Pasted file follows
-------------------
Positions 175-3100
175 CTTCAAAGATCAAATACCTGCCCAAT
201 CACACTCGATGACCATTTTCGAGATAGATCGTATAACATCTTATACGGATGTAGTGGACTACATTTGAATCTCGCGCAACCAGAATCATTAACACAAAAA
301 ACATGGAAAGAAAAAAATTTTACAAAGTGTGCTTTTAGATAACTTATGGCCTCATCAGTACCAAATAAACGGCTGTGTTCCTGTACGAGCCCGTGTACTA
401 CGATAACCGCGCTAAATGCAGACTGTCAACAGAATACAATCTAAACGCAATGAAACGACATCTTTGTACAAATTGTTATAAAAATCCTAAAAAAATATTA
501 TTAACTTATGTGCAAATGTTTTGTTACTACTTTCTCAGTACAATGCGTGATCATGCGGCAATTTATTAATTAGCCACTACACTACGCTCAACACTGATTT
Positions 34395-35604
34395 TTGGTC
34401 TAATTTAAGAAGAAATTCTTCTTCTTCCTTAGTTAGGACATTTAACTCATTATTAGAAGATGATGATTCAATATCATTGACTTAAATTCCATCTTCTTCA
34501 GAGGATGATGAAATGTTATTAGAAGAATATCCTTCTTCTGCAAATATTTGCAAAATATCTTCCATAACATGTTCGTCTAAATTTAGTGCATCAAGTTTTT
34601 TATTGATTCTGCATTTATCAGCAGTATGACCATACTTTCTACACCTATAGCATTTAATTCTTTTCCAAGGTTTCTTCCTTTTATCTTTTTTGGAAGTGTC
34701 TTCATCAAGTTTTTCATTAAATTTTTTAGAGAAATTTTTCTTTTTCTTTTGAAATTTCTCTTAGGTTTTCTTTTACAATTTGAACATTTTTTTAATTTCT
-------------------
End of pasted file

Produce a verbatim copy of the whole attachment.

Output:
Positions 175-3100
175 CTTCAAAGATCAAATACCTGCCCAAT
201 CACACTCGATGACCATTTTCGAGATAGATCGTATAACATCTTATACGGATGTAGTGGACTACATTTGAATCTCGCGCAACCAGAATCATTAACACAAAAA
301 ACATGGAAAGAAAAAAATTTTACAAAGTGTGCTTTTAGATAACTTATGGCCTCATCAGTACCAAATAAACGGCTGTGTTCCTGTACGAGCCCGTGTACTA
401 CGATAACCGCGCTAAATGCAGACTGTCAACAGAATACAATCTAAACGCAATGAAACGACATCTTTGTACAAATTGTTATAAAAATCCTAAAAAAATATTA
501 TTAACTTATGTGCAAATGTTTTGTTACTACTTTCTCAGTACAATGCGTGATCATGCGGCAATTTATTAATTAGCCACTACACTACGCTCAACACTGATTT
Positions 34395-35604
34395 TTGGTC
34401 TAATTTAAGAAGAAATTCTTCTTCTTCCTTAGTTAGGACATTTAACTCATTATTAGAAGATGATGATTCAATATCATTGACTTAAATTCCATCTTCTTCA
34501 GAGGATGATGAAATGTTATTAGAAGAATATCCTTCTTCTGCAAATATTTGCAAAATATCTTCCATAACATGTTCGTCTAAATTTAGTGCATCAAGTTTTT
34601 TATTGATTCTGCATTTATCAGCAGTATGACCATACTTTCTACACCTATAGCATTTAATTCTTTTCCAAGGTTTCTTCCTTTTATCTTTTTTGGAAGTGTC
34701 TTCATCAAGTTTTTCATTAAATTTTTTAGAGAAATTTTTCTTTTTCTTTTGAAATTTCTCTTAGGTTTTCTTTTACAATTTGAACATTTTTTTAATTTCT